Recently, I went on a much-needed holiday with my wife, daughter, and mother-in-law. We trekked across the border from Lesotho into South Africa where we caught an overnight bus to Cape Town (15-hour bus rides are fine when you’re single; not so much when you’re a parent…). Travel stresses aside, we enjoyed a fantastic week of family fun, relaxation, and rehabilitation from some of the regularly scheduled craziness of our day-to-day lives. It was also my daughter’s first time meeting her grandma in person, making the whole trip a little extra special.
While there, we didn’t waste a moment. My wife, being the planner she is, spent weeks researching the activities we could partake in and created an amazing itinerary for each day. We visited organic food and craft markets, walked along the boardwalk admiring the ocean (also a first for our girl), delighted in the marine life at the aquarium (Nemo, Marlin, and Dory were all present and accounted for), perused a few local book shops, and, of course, enjoyed copious amounts of scrumdidilyumptious cuisine. I definitely put on a few extra pounds, but vacation is for splurging, right?
One of the highlights of the trip for all of us was attending high tea at the Mount Nelson Hotel—yes, even for me! Honestly, I went in with somewhat low expectations. It was meant to be a belated birthday gift for my mother-in-law, and I figured I’d endure a little frivolity for the sake of my girls. My tea palate is fairly limited, and I was certain my tummy would still be grumbly after only having a few cucumber finger sandwiches for lunch. Boy oh boy, I don’t think I’ve ever been more wrong in my life.
The hotel and high tea experience were incredibly lavish and, though I’m a fairly simple kind of guy, it was nice to feel a little bit pampered. The various teas we tried were actually quite tasty, particularly a strawberry rooibos that is the favorite among children. I guess I shouldn’t be surprised that was my favorite as well. There were indeed cucumber finger sandwiches and while they were very good, they were only one of the options in the first of three courses. Between the finger sandwiches, appetizers, scones, pastries, cakes, and other desserts (all individually portioned, of course) my tummy was definitely not grumbly by the end.
Amidst everything to enjoy at the high tea, what stuck out to me most significantly was the service we received. From a US perspective, we often joke about how customer service is rare at best in southern Africa—at least in our experience. That joke went out the window throughout our high tea journey, though. Our server was an absolute delight, full of witty banter, excellent suggestions, and kind words. She went out of her way time and time again to make sure we always had both what we needed and what we wanted. She carefully noted my wife’s and mother-in-law’s nut allergies so they could enjoy their food and drink without worry. When I accidentally neglected to ask for hot chocolate prepared without dairy-based milk, she provided an entirely new pot made with almond milk at no extra charge. She observed the pace of our table and seamlessly delayed courses at our request so we would never feel rushed. Most notably, she interacted with our six-year-old daughter as a real person, asking her what she would like and how she was doing. She even took her on a special little walk, gave her some extra sweets, and introduced her to the hotel’s kitty. To say we were impressed would be a drastic understatement.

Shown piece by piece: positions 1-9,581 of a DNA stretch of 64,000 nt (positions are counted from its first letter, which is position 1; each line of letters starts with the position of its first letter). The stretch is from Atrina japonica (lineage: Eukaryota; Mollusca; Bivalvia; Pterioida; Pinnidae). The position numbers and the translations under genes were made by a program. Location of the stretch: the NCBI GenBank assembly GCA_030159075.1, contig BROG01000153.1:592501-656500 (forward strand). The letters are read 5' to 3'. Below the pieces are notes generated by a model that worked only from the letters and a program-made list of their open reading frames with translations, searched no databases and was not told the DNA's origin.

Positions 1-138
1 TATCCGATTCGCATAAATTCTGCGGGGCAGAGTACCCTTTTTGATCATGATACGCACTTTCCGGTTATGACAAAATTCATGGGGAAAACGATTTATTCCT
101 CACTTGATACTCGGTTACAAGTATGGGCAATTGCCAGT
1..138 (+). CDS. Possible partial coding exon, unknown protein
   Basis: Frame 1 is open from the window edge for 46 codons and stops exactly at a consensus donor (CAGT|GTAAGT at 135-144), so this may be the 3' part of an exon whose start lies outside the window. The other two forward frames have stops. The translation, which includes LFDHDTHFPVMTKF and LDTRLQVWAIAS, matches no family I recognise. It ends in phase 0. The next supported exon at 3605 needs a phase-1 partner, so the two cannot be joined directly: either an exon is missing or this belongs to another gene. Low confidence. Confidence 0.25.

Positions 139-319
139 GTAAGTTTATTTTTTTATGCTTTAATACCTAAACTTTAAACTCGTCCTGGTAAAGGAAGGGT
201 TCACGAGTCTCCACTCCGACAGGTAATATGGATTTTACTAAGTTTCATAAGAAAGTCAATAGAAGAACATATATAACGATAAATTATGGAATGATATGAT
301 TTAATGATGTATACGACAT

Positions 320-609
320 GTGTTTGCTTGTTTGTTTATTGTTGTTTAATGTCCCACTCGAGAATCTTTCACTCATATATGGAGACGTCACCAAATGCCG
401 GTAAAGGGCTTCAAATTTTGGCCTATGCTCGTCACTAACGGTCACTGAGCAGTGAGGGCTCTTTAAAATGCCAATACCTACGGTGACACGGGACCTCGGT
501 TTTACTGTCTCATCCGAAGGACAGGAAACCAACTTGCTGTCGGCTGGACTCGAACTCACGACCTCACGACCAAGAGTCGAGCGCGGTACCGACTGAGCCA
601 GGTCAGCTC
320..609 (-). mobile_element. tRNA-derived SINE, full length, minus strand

In the end, our incredible server was what made our high tea experience as phenomenal as it was. We felt heard, respected, and cared for every step of the way. When it was time to go, not only had she earned a great tip, but we also genuinely wanted to give her one!
This is the kind of service I want to provide in my voiceover business. I want prospective clients to have their expectations blown out of the water. I want them to hope for a good experience and leave having had an extraordinary one. I want them to feel heard, respected, and cared for every step of the way. The last thing I expected to gain from attending high tea on my Cape Town holiday was a crash course in excellent customer service. But along with a satisfied tummy and some cherished memories, that’s precisely what I got. I’ve often heard the key to good business is to under-promise and over-deliver. Having experienced that firsthand, I can say with confidence that it’s 100% true.
What has been one of your best customer service experiences? And one of your worst? How have those experiences informed how you approach interacting with other people, whether they be clients, or the people present in your everyday life? Voiceover is most certainly a service-oriented industry, and I am grateful to have great service experiences to apply to my own business in the future.
Oh, and if you’ve never done so, I highly recommend attending high tea. You never know what you might take away from it.
Until next time, friends, keep telling stories.
Voiceover Artist | Storyteller
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